Your Money MattersConsumerDont Waste Your Money


ATM malfunction takes customer's money, shows no deposit

$1,300 disappears in the blink of an eye
ATM Anniversary
Posted at 1:05 PM, Aug 16, 2021

Most of us use ATMs to withdraw cash, but some people — such as gig workers or restaurant workers who rely on tips — often use ATMs to make cash deposits.

But did you ever wonder if there is any risk to that? One man said he just found out how risky it can be.

Eric Morton said he's out a large amount of money after what he believes was an ATM malfunction.

"I walked into the ATM kiosk and put my card in," he said, showing us a freestanding PNC bank ATM.

He said he then deposited $1,300 cash, mostly in $20 bills, into the ATM's cash slot.

"I heard it counting the money, counting the money," he said. "But as it was processing, an error hits the screen."

Confused, he reinserted his card and checked his account.

"I then follow up, and check my account, thinking maybe the money is in there," he said. "But it was not in there."

His account showed no deposit.

No answers from bank security department

Morton owns a courier company and said he frequently deposits cash, but when he called the bank's security department, he claims the agent questioned whether he was telling the truth.

"So I feel like I am defending myself more than you are trying to help me," he said. "I am trying to find out where my $1,300 went, and no one can tell me anything."

Morton said he's not asking the bank to take him at his word; he's just asking the bank to look at the footage from the camera on the machine and the two bubble cameras around the ATM.

"That's all I have been asking for," he said. "Check the camera footage."

So, don't let this happen to you. When depositing cash, says:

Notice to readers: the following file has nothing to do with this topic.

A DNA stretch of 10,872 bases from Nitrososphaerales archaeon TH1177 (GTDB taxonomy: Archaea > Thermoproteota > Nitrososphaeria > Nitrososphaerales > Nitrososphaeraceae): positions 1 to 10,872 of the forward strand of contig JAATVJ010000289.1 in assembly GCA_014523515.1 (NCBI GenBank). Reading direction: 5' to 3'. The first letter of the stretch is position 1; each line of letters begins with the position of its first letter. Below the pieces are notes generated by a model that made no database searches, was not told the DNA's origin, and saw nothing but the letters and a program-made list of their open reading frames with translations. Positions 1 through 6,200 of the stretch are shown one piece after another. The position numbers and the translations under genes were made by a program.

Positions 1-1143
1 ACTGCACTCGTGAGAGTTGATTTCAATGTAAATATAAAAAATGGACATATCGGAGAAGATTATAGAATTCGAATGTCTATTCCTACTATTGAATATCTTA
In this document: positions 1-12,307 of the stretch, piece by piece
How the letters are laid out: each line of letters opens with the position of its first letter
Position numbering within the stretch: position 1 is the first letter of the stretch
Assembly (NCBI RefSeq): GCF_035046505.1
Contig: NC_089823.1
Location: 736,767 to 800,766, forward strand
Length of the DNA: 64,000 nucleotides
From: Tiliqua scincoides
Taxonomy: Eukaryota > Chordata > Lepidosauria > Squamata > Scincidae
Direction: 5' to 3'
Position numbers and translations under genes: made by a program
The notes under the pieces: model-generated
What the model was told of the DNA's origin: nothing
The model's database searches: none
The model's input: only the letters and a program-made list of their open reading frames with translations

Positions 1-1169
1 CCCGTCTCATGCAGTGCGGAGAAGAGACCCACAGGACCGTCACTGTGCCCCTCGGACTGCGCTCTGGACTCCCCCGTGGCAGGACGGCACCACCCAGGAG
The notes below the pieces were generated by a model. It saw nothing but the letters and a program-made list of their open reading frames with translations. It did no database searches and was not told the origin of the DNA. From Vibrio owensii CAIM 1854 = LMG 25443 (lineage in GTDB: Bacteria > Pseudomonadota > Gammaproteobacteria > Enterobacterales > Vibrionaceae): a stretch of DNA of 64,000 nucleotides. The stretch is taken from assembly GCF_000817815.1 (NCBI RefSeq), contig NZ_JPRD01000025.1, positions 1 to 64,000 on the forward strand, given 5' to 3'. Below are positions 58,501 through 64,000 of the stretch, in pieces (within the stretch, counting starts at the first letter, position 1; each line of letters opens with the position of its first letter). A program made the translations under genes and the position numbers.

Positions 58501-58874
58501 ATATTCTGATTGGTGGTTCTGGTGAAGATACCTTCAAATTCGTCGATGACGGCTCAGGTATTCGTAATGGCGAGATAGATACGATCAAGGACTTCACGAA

• Use an ATM at a physical bank that is frequently checked, not a freestanding one with no bank nearby.
  • Don't deposit cash to an out-of-network ATM where they would not have your account information if something goes wrong.
  • Consider using a live teller if it's a very large amount of cash.

We sent Morton's case to PNC, which conducted an investigation after our inquiry and determined he was telling the truth. We are happy to report that it deposited the funds back into his account a few days later.

Meantime, Morton said he would never again make an after-hours cash deposit.

As always, don't waste your money.

We have escalated Mr. Morton's claim to our Client Relations group, who will contact him directly to discuss it further.

If a customer suspects an ATM has malfunctioned, we encourage them to contact their local branch or our Customer Care Center as soon as possible to file a claim. The bank will conduct a full investigation and offer a resolution within 10 business days.

ATMs are designed to offer convenience to customers whenever they are able to bank. ATMs can accept up to 50 bills at a time for deposits. Before finalizing a transaction, customers are given the option to confirm or reject the amount of the transaction. Customers may always come into their nearest branch if they prefer to make their deposits with a banker.

Don't Waste Your Money" is a registered trademark of Scripps Media, Inc. ("Scripps").

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